What stemmed from a single flea market ornament flourished into a grand selection of holiday embellishments. One Honolulu couple showcases their one-of-a-kind finds.

As the saying goes, mighty oaks from tiny acorns grow—likewise, one humble flea market ornament find has spawned a grand Christmas ornament and décor collection so large that it can break the tallest noble firs.

Our collectors are a husband and wife team whose ornaments span themes, styles and materials. The collection is carefully inventoried and stored until the time comes in early fall to start planning which decor pieces will grace their East O’ahu home for the holiday season.

“I follow the retail schedule,” says the wife. “I start once football season starts. This means that the decorating begins in October and “hopefully ends in December.”

While the collection encompasses various categories, the showpiece of the house is the 12-foot tree in their living room. The weight of all of the ornaments began to overpower natural trees long ago, and the couple decided a pre-lit artificial tree would be the only way to display their colorful collection.

The tree—hung with glass ornaments—is a Candy Land of hues. There are sections dedicated to themes as diverse as Coca Cola, Alabama and Ireland (castles, a donkey and a cottage). There’s a section highlighting Patricia Breen’s artist-themed Christmas tree ornaments that pay homage to Van Gogh, Warhol and Dali among others. Like the performer it’s modeled after, there’s an Elton John ornament (signed, even!) that stands out as a beacon. Tucked on a branch, just about midway to the top, you’ll find that simple flea market find that started it all.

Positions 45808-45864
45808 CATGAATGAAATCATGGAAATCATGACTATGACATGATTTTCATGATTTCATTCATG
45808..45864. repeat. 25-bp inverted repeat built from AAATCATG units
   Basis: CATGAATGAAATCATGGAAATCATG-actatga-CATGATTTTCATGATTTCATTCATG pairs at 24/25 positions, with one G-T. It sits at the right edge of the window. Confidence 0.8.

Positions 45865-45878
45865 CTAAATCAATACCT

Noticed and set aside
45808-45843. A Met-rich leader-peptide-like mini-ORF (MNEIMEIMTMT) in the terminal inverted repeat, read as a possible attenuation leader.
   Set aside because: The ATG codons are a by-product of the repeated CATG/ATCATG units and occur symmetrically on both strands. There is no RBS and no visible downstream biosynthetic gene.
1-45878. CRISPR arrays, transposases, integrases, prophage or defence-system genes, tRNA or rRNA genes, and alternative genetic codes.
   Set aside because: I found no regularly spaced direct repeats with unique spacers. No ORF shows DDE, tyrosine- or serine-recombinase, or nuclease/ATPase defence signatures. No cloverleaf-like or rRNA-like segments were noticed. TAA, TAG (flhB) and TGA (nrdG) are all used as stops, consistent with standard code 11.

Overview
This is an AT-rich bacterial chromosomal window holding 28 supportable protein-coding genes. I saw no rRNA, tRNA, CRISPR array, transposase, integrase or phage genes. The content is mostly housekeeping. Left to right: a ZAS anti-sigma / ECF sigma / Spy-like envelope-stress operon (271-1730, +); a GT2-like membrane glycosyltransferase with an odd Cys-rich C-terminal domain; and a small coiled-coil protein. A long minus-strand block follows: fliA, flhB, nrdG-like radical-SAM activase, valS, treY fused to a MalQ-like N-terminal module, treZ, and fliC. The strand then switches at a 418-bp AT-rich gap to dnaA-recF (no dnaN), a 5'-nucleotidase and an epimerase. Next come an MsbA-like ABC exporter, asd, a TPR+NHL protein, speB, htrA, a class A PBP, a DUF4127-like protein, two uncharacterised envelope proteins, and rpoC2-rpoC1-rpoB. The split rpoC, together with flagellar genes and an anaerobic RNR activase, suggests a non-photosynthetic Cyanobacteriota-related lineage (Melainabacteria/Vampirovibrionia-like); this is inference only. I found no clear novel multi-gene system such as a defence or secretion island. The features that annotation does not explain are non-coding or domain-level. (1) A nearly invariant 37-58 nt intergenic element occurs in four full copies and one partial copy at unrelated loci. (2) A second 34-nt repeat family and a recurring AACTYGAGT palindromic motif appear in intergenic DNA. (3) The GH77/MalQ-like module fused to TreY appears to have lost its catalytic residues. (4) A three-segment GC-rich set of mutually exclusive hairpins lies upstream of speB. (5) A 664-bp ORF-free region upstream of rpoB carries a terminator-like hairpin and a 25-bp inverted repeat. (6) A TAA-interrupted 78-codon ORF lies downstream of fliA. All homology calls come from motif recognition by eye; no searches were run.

“My husband saw it, and liked it,” says the wife of the shellacked dough decoration purchased in the 1970s. “It predates me,” she says with a warm laugh.

The fact that it holds its own amongst the brighter, newer baubles is a testament to the fact that every piece of the couple’s collection is something that spoke to their hearts.

A blue low sofa snakes its way along a wall of the living room, lined with holiday-themed needlepoint pillows.

From the living room, guests behold the formal dining room: set with the couple’s wedding china, set off by décor trees displaying crystal ornaments by Waterford and Tiffany & Co.

Our lady collector is known for many things, not the least of which is her divine cheesecake. “It’s my claim to fame,” she says. As she heads to her kitchen to serve up some slices, it’s no surprise that there’s a miniature tree in her kitchen as well, decorated in glittery produce.

The festive décor flows into the den as well. Here, a third tree is decorated with delicate dated pieces by Steuben, Lalique, Limoges and more. On a low coffee table, the couple’s collection of crystal and porcelain Christmas trees creates a magical table scape.

One of the couple’s most fanciful trees is found in their guest room. Bedecked in heels, this “Shoe Tree” started with the Baroness de Rothschild’s Holiday Shoe ornament from the Metropolitan Museum of Art Shoe Collection. This tree started as a tabletop tree and has now grown to require a 7-foot tree to accommodate all of the fancy footwear it displays. Naturally, women need the right handbag to go with their shoes, so the tree also displays an array of arm candy and shop bags. A gorgeous garland of pearls ties it all together.

There are quite a few themes that run throughout this collector couples’ home— you’ll find Jay Strongwater ornaments throughout—but the major theme that you’ll find the couples’ love and care for their collection, and the joy they have in sharing it with their guests. And, since the couple moved into their home on December 31, 1977—”We bought this house and haven’t moved since!” shares the wife—it seems fitting that the holidays should be an extra merry and bright time for this duo.